Plextek Makeathon 2021: How to Harness Ideas in a Day

Emma Plumtree
By: Emma Plumtree
Sales and Marketing Coordinator
28th September 2021

Here at Plextek, we often work to carefully prepared project plans with necessary quality processes.  However, thinking fast to rapidly produce innovative prototypes is an additional skill.  Often the pressure of completing a task within a specified number of hours causes our brains to think differently by focussing on solving the problem, without the usual project boundaries. Brainstorming ideas is exciting – it enables our project engineers (both junior and senior) to push our creative thinking to the max and this is why we inwardly invest in an annual Plextek make-a-thon event that all staff are welcome to participate in.  We want to share the kind of thinking that is possible within a day and below are the 4 key technology innovations that we tackled during our 2021 make-a-thon.  I hope you find them interesting, and please suggest ideas for our next event!

  • How can we improve pictures for teledermatology?​

The first challenger of the make-a-thon was Nigel Whittle, who proposed the task of improving pictures for teledermatology. Taking pictures of yourself has become common during a telemedicine consultation, but; It isn’t easy to take a picture of some parts of yourself with a smartphone, let alone a good one. Lighting, focus, colour balance, scale, etc. can all limit the utility of the image to the clinician.​ How can this be improved, be it hardware, software, or a widget. Thomas Rouse, Nigel Whittle and Harry Houston were up to the task, see Harry’s breakdown of his team’s solution:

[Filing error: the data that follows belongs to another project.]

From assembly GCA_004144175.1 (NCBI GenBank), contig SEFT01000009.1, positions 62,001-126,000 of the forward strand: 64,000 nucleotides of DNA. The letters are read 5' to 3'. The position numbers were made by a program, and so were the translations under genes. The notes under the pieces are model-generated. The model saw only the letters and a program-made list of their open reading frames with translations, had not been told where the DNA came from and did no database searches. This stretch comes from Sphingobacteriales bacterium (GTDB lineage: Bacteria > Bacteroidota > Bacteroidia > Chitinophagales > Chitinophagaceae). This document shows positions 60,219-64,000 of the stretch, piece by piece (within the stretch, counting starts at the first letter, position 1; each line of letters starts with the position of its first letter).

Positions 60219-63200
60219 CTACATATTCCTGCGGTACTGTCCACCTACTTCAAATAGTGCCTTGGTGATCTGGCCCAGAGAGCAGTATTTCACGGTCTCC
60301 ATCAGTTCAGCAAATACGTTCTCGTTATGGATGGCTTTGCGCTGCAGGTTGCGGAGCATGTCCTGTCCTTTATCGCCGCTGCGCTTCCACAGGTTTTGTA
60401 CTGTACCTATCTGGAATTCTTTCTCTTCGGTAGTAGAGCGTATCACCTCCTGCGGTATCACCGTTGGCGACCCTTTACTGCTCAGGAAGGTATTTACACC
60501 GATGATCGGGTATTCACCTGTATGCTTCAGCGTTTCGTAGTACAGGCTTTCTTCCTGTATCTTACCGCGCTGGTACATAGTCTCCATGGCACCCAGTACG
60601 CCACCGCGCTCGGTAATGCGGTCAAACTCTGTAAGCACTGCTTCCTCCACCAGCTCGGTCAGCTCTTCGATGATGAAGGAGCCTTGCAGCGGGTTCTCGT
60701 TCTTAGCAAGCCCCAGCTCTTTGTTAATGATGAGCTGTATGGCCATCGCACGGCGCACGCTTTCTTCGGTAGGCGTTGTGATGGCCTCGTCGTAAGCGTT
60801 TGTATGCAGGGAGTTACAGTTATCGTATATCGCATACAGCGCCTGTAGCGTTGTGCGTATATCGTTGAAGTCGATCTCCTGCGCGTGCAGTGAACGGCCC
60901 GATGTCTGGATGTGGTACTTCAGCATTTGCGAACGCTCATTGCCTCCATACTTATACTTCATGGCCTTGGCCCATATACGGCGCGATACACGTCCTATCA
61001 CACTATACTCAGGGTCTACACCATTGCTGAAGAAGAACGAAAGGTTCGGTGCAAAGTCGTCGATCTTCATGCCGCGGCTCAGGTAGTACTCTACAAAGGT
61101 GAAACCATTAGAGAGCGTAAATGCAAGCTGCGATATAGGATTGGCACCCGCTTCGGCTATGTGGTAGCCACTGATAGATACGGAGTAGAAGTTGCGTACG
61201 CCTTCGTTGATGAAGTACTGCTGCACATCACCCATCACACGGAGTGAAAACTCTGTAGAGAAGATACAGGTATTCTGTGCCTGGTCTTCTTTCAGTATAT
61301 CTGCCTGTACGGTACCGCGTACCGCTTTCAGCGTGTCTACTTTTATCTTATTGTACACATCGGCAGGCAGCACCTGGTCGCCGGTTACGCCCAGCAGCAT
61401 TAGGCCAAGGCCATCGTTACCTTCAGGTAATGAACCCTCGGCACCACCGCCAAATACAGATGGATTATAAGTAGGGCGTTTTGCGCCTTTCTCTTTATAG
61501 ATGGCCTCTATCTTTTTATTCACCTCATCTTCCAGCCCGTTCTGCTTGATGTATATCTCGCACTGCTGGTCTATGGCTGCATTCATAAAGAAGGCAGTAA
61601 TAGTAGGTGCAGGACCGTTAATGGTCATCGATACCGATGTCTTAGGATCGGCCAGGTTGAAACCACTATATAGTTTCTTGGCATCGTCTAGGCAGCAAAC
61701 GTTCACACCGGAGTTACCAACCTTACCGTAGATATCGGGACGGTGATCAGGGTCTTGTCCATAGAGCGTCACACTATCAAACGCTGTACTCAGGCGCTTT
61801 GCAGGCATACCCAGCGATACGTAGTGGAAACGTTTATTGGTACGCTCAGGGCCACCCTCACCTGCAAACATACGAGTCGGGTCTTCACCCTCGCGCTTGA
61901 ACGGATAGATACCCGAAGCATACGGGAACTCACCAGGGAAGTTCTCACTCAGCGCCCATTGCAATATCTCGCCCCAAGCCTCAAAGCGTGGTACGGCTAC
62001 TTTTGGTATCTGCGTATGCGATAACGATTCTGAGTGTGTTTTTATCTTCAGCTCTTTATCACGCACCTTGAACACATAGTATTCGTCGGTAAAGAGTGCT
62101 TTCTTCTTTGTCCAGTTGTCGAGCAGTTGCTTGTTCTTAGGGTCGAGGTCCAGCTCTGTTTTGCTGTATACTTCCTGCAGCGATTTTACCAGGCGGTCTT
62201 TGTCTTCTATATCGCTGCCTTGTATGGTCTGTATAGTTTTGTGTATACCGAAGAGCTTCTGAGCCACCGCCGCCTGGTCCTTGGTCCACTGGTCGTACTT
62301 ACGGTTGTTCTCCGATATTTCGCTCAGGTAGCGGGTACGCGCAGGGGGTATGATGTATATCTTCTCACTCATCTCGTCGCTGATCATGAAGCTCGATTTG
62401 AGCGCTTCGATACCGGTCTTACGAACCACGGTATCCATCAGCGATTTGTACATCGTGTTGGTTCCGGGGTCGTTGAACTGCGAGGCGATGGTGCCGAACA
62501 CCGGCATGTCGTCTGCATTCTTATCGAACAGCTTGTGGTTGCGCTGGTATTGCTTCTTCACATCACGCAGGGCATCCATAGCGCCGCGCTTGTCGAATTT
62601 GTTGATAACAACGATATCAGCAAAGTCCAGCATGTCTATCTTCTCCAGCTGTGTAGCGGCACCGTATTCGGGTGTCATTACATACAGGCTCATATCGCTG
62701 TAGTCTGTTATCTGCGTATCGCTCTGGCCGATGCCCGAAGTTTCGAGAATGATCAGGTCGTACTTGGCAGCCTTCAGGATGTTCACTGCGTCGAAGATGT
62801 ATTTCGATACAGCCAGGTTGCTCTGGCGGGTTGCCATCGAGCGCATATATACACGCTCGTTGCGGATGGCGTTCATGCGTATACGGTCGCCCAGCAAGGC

• How can we use augmented reality for lab specs?

The second challenge proposed by Laurence Weir was to improve safety and productivity in the lab space with an augmented reality lab spec solution. Scientists in labs are expected to wear standard lab goggles to protect their eyes.  However, the advent of AR glasses could offer this same protection, but also offer a huge number of extra benefits to aid with common practices which are currently laborious or error-prone.  A list of such could include:

  • Reagent or labware identification;
  • Incubation timing;
  • Protocol following;
  • Quick recall of “interesting” incidents;
  • Lab-book documentation;
  • Remote guidance through a series of activities; etc.


Ben Skinner, Polly Britton, Oliver Chapman, Jonah Foley and Tim Brewis produced a Proof-of-Concept program which feeds in a video input (from a camera or just pre-recorded) and overlays the video with data which could be presented using AR glasses. Learn more about the teams solution in this short video:

  • Making use of bio-signals that sometimes get thrown away